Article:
The tische: Anatomy of a ‘nigun’

Melodies derive from but also reflect the singer’s inner life.

Hassidic Jews celebrate Purim in Jerusalem’s Mea She’arim neighborhood. (photo credit: RONEN ZVULUN / REUTERS)
Hassidic Jews celebrate Purim in Jerusalem’s Mea She’arim neighborhood.
(photo credit: RONEN ZVULUN / REUTERS)
There can be no denying the centrality of nigunim – music and singing – in hassidic thought, practice and life. Chanting together can be a unifying act that brings a community together. Alternatively, singing a tune – alone or with others – can be a deep spiritual experience.
The repertoire of hassidic nigunim is varied. Some are joyous ditties, others triumphant marches, still others introspective journeys.
Contrary to popular perception, many hassidic nigunim have words, and these words can direct the singers’ meditations.
Besides words, the message or ethos of a hassidic nigun can be framed by a variety of factors. If the song is traditionally sung at a designated time of year or at particular recurring events, the soundscape becomes part of the experience. A nigun may be sung as a prelude to a certain ritual, precipitating a state of mind or emotion for the performance of the rite. If the song has a story behind it, then that backdrop may shape the experience of singing the nigun. That story may recount a historical episode, or it may refer to a mythical event, and the nigun becomes intrinsically linked to the memory.
Some hassidic masters emphasized the importance of the singer’s spiritual pedigree, as the key to framing the nigun experience. Thus, one of the early hassidic masters, Rabbi Zev Wolf Halevi of Zhitomir (ca. 1740-1798), reported that the Besht – Rabbi Yisrael Ba’al Shem Tov (ca. 1700-1760) – once heard a wicked person playing the violin. As he listened to the music, the Besht perceived all the sins that the violinist had committed since his childhood.
Zev Wolf continued: And if the person reveals his sins through a violin, how much more so when he sings with his own mouth. By listening to the nigun that he hums, a lofty spiritual person can perceive all his actions and all his iniquities. Zev Wolf explained that since the person invests all his strength in the nigun, it is not just the music that is emitted from his mouth but an expression of his innermost self.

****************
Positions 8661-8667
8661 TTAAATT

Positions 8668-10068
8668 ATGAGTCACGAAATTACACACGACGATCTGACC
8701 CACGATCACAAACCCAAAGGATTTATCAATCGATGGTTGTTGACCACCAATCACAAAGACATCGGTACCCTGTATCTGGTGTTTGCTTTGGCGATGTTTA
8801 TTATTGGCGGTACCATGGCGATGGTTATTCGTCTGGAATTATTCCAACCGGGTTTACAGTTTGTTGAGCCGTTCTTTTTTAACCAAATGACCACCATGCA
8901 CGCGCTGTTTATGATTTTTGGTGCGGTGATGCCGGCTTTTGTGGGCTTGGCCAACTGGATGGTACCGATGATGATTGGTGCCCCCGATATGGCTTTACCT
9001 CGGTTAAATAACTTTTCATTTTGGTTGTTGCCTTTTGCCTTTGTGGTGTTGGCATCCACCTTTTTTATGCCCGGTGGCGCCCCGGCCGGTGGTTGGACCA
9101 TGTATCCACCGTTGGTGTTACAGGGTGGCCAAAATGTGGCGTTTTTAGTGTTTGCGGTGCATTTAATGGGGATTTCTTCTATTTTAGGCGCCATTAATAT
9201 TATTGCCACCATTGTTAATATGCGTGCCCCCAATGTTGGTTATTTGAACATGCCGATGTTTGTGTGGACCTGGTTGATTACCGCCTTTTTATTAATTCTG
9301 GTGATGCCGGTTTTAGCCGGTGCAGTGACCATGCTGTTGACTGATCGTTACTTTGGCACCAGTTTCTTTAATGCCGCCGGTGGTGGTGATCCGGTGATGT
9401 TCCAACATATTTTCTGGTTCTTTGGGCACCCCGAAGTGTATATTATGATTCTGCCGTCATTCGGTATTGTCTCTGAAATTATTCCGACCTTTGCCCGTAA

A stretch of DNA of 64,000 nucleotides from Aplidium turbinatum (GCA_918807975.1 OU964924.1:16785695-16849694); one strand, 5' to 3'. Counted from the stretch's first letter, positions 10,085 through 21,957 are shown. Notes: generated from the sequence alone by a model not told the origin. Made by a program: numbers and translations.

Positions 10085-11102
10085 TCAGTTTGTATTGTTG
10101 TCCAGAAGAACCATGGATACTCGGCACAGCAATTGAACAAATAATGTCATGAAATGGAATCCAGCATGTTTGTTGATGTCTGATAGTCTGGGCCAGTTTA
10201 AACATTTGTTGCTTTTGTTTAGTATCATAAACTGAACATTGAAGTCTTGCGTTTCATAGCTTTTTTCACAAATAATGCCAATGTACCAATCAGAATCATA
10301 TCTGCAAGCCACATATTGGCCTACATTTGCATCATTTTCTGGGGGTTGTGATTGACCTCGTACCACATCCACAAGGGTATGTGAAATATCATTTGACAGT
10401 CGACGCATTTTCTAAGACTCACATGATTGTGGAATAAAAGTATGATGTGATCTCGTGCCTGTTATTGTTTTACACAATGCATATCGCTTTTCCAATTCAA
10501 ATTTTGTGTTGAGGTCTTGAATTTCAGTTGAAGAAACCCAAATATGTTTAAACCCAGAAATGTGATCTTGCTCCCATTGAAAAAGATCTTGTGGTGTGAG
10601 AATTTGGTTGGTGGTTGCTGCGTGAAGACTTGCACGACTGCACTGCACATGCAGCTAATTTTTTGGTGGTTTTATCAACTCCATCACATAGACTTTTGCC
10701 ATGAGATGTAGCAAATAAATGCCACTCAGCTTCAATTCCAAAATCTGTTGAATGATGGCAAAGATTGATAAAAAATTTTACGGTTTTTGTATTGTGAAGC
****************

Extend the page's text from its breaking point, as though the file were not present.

Other hassidic masters – including Rabbi Nahman of Breslov (1772- 1810) and Rabbi Yitzhak of Neshkiz (1789/90-1868) – also recounted the tradition of the Besht’s ability to mystically perceive a person’s iniquity through that person’s music.
A disciple of Yitzhak of Neshkiz recounted that his teacher once traveled to Makhnivka. In Makhnivka there was a man by the name of Reb Hirsh, who was known to welcome visitors into his home. Hirsh had, alas, fallen on hard times, and the hassidic master wanted to assist him. In Hirsh’s home, Yitzhak heard his children singing at the table and he perceived in their voices that they were studying a language other than the holy tongue.
Yitzhak turned to his host and said: “I am surprised that your children study this, because in each of the letters there is a unique husk [meaning darkness or impurity] – may the Merciful One save us!” Yitzhak continued, recognizing that at times there may be a need to study a foreign language, but cryptically adding that “a person needs to know how to act in this.”
Nahman added a slightly more positive angle: Through a person’s singing, it is apparent whether that person has accepted upon himself the yoke of Torah.
Nahman grounded his assertion in a creative reading of the biblical verse requiring the Kehathites to carry the holy items of the Tabernacle on their shoulders (Numbers 7:9). Nahman referred to the Talmudic passage that links the word for carrying (yis’u) to the act of singing as described in Psalms: “Take up (se’u) the song, sound the timbrel, the melodious lyre and harp” – both words have the same root in Hebrew (Arachin 11a; Psalms 81:3). Nahman explained: Just as the Kehathites carried the holy ark on their shoulders, thus a voice may carry the scent of Torah.
Thus a nigun comes from and reflects our insides. Some of the traditions cited focus on songs that reveal sin; Nahman suggested that the converse is also true. Thus, when people give voice to their insides, the mystically adept will hear their sound waves carrying words of Torah.
Perhaps they will even perceive all the righteous deeds of the singer.
The writer, a rabbi in Tzur Hadassah, is on the faculty of the Pardes Institute of Jewish Studies and is a postdoctoral fellow at Ben-Gurion University of the Negev.